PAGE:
I receive lots of fan mail from my ham radio friends that have read Three Hundred Zeroes. I received a very nice letter recently from Tom, WA8WPI. He wanted to know more about hammocks and long distance hiking. Here is my reply to him:
Thanks for the nice words. The book's getting a great reception, and I've even had a few people tell me they got their ham license because of it. Thanks for spreading the word, as an unknown author, that is the best help I can receive. If you're an Amazon customer you can leave a review there about the book, that actually helps the books ranking.
As for hammocks, you either love 'em or hate 'em. I love 'em.
On the plus side:
- They're light.
- They can hang almost anywhere, and even though it never happened, you can even use it on the ground, like a tent.
- They're off the ground, so flooding is not an issue.
- One can sit under it in rainy weather. I cooked several breakfasts this way. One can use the hammock as a seat, sitting in the opening.
- A sleeping pad is not needed (unless some stays are in a shelter. In my shelter stays, I just piled gear under me as a mattress.)
- The slit never opens. The hiker's weight forces it closed and the Velcro seal does a good job of staying together. In fact, it is sometimes a nuisance to keep it open, it wants to close.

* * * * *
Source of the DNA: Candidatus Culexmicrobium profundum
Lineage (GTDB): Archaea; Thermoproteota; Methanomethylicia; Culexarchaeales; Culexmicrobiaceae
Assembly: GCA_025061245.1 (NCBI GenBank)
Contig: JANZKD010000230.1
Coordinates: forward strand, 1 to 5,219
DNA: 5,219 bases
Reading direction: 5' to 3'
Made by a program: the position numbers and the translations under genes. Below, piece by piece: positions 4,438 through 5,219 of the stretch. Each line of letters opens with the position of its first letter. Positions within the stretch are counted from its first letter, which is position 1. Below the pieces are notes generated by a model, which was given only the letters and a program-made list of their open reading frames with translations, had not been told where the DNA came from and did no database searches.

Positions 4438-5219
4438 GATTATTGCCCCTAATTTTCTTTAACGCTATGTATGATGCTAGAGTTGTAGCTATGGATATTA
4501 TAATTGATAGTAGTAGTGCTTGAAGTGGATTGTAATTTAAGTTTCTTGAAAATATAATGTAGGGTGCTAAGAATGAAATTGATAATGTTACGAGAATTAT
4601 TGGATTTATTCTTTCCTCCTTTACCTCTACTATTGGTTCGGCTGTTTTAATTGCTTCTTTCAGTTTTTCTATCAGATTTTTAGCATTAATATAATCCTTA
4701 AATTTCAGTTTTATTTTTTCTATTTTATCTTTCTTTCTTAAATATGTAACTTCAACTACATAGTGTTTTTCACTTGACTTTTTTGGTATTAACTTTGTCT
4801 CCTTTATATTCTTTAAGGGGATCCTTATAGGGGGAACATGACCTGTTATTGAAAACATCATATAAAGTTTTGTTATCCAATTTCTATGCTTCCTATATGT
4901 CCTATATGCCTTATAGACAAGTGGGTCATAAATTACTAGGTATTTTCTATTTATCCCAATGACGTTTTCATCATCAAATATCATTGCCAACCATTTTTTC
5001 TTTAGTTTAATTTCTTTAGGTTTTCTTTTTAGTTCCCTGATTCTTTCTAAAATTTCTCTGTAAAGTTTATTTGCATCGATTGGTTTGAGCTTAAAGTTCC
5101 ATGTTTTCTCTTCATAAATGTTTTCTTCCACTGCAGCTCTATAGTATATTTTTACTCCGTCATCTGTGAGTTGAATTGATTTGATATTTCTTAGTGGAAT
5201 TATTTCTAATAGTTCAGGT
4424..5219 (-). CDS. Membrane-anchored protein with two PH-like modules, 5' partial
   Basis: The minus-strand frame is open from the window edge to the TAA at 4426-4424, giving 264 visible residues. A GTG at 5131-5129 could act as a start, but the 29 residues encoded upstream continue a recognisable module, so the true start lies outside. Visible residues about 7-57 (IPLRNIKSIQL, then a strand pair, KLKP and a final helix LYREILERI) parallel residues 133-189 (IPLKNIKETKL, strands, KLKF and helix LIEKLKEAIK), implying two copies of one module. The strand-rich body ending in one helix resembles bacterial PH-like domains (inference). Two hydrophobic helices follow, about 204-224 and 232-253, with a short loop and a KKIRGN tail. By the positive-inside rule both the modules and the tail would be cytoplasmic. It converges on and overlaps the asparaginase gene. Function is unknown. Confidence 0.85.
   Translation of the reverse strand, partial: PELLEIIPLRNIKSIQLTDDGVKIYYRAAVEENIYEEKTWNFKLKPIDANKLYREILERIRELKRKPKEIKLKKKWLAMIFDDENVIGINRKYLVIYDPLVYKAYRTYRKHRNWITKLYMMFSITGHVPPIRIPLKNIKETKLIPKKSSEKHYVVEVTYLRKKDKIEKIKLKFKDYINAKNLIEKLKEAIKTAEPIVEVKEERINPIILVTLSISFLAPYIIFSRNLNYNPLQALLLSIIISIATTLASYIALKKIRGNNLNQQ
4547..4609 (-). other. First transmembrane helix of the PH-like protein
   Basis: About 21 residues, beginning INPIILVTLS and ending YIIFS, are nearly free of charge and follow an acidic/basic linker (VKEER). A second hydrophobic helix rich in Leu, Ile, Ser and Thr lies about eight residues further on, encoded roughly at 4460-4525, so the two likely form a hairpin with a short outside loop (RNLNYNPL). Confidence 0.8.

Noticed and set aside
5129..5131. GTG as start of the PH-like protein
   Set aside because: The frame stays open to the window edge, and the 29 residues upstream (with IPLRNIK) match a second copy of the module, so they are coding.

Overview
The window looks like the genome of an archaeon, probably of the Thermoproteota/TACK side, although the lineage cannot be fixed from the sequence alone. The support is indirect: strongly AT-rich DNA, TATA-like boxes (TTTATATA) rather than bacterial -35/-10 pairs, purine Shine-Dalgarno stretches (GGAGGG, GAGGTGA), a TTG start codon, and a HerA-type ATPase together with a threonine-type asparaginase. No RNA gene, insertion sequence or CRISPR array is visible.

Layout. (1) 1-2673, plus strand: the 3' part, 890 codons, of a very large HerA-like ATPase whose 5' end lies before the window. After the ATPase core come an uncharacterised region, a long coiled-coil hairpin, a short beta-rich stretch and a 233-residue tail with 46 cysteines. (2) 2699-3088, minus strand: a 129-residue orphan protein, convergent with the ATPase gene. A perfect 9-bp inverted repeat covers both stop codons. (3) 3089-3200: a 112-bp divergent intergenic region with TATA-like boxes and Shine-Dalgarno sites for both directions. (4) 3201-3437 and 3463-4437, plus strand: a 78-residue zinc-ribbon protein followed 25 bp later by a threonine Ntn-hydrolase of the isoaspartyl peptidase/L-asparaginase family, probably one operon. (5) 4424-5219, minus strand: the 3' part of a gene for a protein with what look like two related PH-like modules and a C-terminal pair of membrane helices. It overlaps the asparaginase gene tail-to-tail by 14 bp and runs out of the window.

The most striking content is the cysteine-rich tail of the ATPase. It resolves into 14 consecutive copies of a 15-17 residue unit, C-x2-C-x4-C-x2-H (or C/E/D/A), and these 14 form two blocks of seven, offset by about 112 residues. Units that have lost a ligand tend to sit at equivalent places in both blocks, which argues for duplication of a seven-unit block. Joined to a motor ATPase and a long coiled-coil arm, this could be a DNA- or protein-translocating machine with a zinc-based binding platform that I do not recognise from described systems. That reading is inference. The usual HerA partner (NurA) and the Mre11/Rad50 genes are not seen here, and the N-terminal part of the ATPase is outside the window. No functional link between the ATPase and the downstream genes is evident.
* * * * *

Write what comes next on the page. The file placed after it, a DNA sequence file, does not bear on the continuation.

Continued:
- No bugs, unlike tarp camping.
- The occupant can see in almost every direction, unlike a tent.
On the minus side:
- Only one person can sleep in it.
- It takes some getting used to. With practice you can even sleep on your belly (trick: sleep diagonally to the hanging axis.)
- Changing clothes is easiest if one puts legs on ground and uses opening as a seat.
- The backpack has to stay outside. I would "bear hang" mine and cover it with the rain poncho and never had a problem.
- There is no "flat" floor to put things on. However, the rope along the top ridge is fabulous for hanging things on, such as damp clothes, lamps, etc. Mine also had some pockets up there to put stuff in.
I guess that pretty much sums it up. I would encourage you to borrow a hammock and try it out. If you were not so far away, I'd offer mine. Like I said, you'll either like it, or hate it.
Maybe you have other comments on hammocks? Please do leave a comment, we bloggers love comments. Enjoy your hikes and stay safe out there.